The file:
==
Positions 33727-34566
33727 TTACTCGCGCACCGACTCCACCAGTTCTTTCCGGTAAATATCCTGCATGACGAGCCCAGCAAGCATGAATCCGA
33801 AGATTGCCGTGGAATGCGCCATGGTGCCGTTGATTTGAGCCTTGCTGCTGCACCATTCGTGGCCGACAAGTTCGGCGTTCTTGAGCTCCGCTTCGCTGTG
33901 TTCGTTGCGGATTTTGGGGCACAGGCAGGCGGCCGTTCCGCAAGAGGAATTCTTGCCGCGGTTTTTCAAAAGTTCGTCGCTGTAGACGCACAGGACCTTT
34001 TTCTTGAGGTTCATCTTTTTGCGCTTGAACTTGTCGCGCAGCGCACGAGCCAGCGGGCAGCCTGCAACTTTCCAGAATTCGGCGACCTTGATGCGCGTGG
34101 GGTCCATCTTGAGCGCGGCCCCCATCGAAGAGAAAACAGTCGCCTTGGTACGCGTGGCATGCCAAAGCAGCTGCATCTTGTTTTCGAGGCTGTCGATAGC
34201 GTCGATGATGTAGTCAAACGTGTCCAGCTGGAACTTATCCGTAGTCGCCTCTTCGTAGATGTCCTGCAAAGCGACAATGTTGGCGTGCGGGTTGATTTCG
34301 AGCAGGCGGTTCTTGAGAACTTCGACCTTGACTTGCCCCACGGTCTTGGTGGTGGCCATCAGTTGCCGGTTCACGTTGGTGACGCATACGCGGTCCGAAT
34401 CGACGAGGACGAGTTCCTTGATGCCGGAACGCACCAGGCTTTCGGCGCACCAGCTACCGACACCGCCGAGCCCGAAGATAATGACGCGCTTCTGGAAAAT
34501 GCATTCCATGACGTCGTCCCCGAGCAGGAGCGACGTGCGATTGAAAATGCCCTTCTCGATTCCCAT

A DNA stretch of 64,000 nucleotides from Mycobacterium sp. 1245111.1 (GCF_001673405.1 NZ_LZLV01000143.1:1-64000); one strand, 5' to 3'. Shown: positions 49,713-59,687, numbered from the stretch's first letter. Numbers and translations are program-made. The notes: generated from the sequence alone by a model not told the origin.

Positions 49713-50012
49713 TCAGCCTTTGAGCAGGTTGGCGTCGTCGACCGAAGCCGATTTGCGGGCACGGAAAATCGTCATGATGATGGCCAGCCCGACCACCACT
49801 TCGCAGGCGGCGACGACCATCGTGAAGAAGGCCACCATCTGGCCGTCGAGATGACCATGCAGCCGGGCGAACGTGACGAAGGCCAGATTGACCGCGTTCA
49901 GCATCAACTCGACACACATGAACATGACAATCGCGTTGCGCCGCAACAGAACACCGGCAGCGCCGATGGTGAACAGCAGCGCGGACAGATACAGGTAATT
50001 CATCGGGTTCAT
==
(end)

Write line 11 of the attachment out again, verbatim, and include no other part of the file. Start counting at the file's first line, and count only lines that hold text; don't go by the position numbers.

A DNA stretch of 64,000 nucleotides from Mycobacterium sp. 1245111.1 (GCF_001673405.1 NZ_LZLV01000143.1:1-64000); one strand, 5' to 3'. Shown: positions 49,713-59,687, numbered from the stretch's first letter. Numbers and translations are program-made. The notes: generated from the sequence alone by a model not told the origin.